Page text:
Childhood Absence Epilepsy
An epidemiological, neuropsychological & molecular genetic study
Acta Universitatis Tamperensis No. 1597
By Auli Siren
Tampere University Press
Distributed by Coronet Books
$82.50 Paper original
Childhood absence epilepsy (CAE) is a well known syndrome belonging to the group of idiopathic generalised epilepsies (IGE). CAE is considered as a benign epilepsy syndrome with respect to seizure remission and cognitive functions. The genetic etiology of CAE has been under research without conclusive answers. This study was carried out to evaluate the short-term neurocognitive outcome and short- and long-term clinical outcome in patients with CAE and to identify the clinical features and molecular genetic background in two families with CAE and febrile seizure (FS) as main phenotypes. In the short-term clinical and neurocognitive outcome study (Study 1), eleven patients with typical absence seizures were studied at the time of the diagnosis and after ten months’ antiepileptic drug (AED) treatment by video- electroenchephalography (video-EEG) recordings, general intelligence (IQ) measurements and computerized neurocognitive assessments focusing on the fine-motor fluency, sustained attention and visual and spatial memory.
Eleven age and gender matched control individuals were studied accordingly. The long-term clinical outcome of patients with CAE is based on the data of Studies 1, 2 and 4. The patients and/or their parents were interviewed and the medical files were reviewed to collect data on the course of the disease, medication, side-effects of AED, remission and family history. In Studies 3 and 4, members of two families (family 98 and family 5) with a proband diagnosed with CAE and other family members with epilepsy or FS participated in the clinical and molecular genetic studies. The following epilepsy syndromes or seizure types were presented in these families: CAE (4), CAE and FS (1), FS only (9), benign temporal lobe epilepsy (2), Panayiotopoulos syndrome (PS) (1), probable PS and FS (1) and FS and secondary generalised epilepsy (1). In both families a genome wide scan (GWS) with fine-mapping of the candidate loci and sequencing of the candidate genes were performed. In the short-term outcome study (Study 1) the patient group improved in fine-motor fluency, attention and visual memory whereas the control group improved in fine-motor fluency and attention. The impairment in visual memory in the patient group correlated with the duration of the generalised discharges in their EEG recordings and improved significantly as a result to seizure cessation. In the long-term outcome study (Study 2) the mean follow-up time was 10 years (range 2-22 years). Ninety-four percent of the patients had been seizure free for more than 2 years. Thirty- six percent of the patients with CAE had relatives with epilepsy or FS.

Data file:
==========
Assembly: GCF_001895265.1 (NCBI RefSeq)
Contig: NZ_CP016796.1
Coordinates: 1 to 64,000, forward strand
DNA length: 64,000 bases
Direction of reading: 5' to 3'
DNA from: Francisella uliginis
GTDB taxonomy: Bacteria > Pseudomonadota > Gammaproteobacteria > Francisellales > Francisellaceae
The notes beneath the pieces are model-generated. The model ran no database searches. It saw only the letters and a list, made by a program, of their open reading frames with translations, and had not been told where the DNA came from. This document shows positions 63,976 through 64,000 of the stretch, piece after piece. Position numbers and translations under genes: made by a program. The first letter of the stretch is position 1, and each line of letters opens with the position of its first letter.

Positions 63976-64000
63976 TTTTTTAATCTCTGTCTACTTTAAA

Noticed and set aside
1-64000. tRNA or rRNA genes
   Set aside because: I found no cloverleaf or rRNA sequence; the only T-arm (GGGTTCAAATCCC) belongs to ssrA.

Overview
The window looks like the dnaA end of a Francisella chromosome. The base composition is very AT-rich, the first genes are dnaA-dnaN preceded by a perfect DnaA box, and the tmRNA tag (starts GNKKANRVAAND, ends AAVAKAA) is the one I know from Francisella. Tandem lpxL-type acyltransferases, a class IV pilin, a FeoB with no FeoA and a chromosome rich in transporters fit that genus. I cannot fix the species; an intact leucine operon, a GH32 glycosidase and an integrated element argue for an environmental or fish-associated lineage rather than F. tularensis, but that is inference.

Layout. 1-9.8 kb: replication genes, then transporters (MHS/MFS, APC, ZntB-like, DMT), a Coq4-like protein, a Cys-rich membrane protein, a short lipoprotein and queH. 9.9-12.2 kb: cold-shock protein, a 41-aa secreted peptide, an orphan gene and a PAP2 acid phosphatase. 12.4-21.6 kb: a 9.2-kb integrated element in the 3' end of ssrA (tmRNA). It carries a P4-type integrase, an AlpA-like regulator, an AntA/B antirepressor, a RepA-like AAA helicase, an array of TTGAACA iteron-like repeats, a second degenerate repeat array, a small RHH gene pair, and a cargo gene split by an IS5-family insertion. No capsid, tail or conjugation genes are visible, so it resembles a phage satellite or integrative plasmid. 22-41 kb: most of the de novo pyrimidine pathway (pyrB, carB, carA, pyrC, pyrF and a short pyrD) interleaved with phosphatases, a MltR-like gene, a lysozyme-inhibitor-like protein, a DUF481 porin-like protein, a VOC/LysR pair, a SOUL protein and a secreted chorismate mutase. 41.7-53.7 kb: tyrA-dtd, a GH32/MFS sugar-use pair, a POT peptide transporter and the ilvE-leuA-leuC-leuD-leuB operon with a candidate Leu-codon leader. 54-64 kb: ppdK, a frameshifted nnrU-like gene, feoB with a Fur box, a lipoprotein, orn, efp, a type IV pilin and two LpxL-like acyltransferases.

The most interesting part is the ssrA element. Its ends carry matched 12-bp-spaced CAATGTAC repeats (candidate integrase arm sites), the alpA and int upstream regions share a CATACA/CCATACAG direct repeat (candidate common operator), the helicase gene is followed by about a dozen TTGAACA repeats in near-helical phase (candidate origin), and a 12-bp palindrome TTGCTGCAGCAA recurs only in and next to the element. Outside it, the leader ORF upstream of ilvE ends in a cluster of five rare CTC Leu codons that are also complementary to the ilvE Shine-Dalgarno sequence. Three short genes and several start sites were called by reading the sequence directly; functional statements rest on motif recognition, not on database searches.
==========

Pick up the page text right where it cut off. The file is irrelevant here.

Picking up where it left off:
All together sixty-one family members of families 98 and 5 participated in the clinical and molecular genetic study in Studies 3 and 4. In family 98 an autosomal dominant inheritance of seizure susceptibility with a contribution of three chromosomal loci, including a probable new locus on chromosome 17q12-24 and two modifier loci on chromosomes 5q11.2 and on 18p11- q11 were identified. Ten brain-expressed ion-channel genes were sequenced. No disease-associated alteration was found. In family 5, the inheritance pattern was suggestive of a polygenic complex inheritance. Two loci on chromosomes 16p12.3-p13.3 and 22q13.1-q13.31 were fine-mapped. After fine-mapping using multipoint non-parametric analysis, a p-value of 0.0014 was obtained between the disease and marker D16S3072 at chromosome 16p13.3. Sequence analysis of voltage-dependent T-type calcium channel alpha 1H subunit (CACNA1H) on chromosome16p13.3 revealed a novel sequence alteration resulting in the p.Pro686Leu amino acid change. This variant partially segregated with the affection status in the family. This study demonstrates that most patients with CAE reached seizure freedom and especially visual memory improves after seizure cessation. About a third of the CAE patients had relatives with epilepsy or FS. Clinical and molecular genetic results in two families with heterogenous phenotypes including CAE complied with the complex genetics model of common epilepsies.
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